“Morbent Fel. We agree to your conditions. Please forgive us. We are tired, we’ve lost everything. Just spare us from the riders, that is all we ask,” implored the leader of the group.

I realized that I was on my knees, brought down by the pressure. My legs shook as I tried to raise myself. A robed man walked out of the house, his movements stiff and unnatural.

“Now you come to me? Why should I be merciful? You all had many chances,” Morbent responded in an echoing voice.

“Please, Morbent! We did not know. At the time, we thought your offer of shelter was worse than our suffering, but we now know that is not true!”

“Very well. I shall bring you mercy. Follow me to the Dawning Wood.”

Morbent led the group away from his house. The riders hovered behind us as we trudged through the graveyard, coming to a stop at the weathered entrance of a crypt. It was obvious that someone, grave robbers perhaps, had been there before. The entryway opened up to a dank tunnel, littered with exposed coffins and desecrated bones. I thought of fleeing, but a glance at the dark riders convinced me to stay.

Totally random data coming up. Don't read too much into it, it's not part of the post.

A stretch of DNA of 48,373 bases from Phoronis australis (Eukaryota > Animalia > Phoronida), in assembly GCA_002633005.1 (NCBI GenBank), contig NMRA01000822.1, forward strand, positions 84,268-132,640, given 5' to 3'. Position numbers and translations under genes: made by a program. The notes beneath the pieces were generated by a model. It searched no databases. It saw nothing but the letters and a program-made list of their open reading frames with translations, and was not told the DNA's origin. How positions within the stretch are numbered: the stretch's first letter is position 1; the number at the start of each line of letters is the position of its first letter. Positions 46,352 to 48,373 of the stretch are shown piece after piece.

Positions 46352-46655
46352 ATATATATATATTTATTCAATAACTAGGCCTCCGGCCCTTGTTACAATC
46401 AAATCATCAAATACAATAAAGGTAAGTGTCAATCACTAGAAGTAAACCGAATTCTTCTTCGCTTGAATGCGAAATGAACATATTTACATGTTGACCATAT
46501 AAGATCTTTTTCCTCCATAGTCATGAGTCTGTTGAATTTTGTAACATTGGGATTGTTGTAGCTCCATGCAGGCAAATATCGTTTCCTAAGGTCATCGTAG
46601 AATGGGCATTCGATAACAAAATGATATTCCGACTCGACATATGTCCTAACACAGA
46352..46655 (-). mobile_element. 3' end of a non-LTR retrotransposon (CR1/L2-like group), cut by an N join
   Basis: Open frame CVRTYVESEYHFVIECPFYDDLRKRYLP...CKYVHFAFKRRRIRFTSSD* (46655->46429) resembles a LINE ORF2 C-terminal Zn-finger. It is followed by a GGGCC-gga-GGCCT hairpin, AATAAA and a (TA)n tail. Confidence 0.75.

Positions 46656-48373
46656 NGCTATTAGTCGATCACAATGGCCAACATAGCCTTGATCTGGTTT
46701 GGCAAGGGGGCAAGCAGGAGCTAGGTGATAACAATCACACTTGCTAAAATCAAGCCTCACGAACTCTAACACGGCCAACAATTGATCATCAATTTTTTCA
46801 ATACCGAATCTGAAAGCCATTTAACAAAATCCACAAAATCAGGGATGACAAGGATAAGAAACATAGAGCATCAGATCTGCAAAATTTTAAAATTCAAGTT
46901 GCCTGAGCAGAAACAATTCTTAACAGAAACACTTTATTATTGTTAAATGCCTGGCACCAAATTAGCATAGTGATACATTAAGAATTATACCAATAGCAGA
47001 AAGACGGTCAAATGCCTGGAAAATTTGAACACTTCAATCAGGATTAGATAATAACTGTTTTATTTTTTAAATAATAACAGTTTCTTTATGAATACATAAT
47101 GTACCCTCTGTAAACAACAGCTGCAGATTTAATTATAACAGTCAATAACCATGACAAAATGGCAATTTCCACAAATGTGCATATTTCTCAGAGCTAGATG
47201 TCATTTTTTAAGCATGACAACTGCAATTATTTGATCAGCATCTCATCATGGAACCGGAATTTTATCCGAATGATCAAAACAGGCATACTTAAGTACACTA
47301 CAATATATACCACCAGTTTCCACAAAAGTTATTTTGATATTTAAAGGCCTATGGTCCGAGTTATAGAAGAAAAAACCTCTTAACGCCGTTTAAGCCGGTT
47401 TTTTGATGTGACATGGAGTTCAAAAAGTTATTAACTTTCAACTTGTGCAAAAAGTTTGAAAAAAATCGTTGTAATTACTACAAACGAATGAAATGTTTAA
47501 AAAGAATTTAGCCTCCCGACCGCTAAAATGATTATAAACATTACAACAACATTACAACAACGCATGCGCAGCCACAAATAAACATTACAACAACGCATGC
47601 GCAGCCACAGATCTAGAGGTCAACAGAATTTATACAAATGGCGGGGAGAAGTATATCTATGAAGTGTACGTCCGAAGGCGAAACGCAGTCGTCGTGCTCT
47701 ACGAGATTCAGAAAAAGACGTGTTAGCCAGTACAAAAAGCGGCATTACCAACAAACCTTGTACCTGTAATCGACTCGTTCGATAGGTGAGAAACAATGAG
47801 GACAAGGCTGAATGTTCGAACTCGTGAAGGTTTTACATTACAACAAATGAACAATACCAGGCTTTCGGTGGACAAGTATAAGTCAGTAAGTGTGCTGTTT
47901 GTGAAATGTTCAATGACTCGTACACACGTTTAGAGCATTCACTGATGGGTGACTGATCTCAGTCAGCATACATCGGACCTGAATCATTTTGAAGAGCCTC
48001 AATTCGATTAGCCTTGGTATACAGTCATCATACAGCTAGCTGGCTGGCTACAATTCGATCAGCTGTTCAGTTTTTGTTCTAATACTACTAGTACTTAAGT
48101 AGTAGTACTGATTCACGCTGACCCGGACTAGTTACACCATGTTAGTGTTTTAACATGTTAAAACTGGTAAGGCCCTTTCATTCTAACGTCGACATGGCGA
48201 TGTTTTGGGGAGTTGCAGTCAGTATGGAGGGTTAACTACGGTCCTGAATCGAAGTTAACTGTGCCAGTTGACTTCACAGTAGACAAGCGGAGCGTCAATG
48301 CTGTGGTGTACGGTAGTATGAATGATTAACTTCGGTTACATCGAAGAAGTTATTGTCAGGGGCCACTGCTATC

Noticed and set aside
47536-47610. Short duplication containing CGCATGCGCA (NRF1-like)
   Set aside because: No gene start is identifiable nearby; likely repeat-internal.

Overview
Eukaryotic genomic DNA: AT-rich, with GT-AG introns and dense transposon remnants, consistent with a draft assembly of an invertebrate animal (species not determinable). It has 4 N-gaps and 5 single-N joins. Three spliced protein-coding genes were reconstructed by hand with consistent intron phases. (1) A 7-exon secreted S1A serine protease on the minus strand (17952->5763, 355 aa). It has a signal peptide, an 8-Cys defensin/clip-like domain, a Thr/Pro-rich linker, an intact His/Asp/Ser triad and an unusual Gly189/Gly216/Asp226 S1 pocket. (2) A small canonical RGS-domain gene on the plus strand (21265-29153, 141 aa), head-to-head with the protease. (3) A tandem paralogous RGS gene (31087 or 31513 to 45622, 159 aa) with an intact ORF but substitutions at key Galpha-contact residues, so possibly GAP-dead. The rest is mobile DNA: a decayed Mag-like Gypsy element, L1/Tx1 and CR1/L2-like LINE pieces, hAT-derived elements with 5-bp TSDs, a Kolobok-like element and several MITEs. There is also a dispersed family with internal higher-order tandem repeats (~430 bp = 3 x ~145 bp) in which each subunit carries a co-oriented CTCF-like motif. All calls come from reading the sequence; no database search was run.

We stood assembled in the cold chambers of the crypt, surrounded by generations of the dead. I got a better look at Morbent. His face was refined and aristocratic, and he might have been handsome had his features not been twisted into a permanent look of horror. Morbent’s pale eyes studied the miserable townsfolk. Many of them sobbed, though none made any attempt to leave.

“You choose your fate willingly?” asked Morbent. “I will not lie to you, it is terrible indeed. But at least your cursed souls will be safe within the shells of your bodies. Preferable, I would think, than in the hands of them.” He pointed to the back of the chamber, where the riders shifted in the darkness of the tomb. I had not seen them enter.

“We do, Morbent,” responded the leading townsman.

“And you understand that I do not want to do this? I never wanted to inflict this choice on anyone. It is not my doing. I am only a herald of the future, I do this to spare you suffering beyond imagination. Please say you forgive me!” screamed Morbent, his voice no longer distorted.

“How can we forgive you?” asked the leader.

“Truly there was never a soul as damned as mine,” lamented Morbent. “Gather then around me, and receive my mercy.”

The townsfolk huddled around Morbent.

“Wait, what is happening?” I demanded, though the words died to whispers in my throat.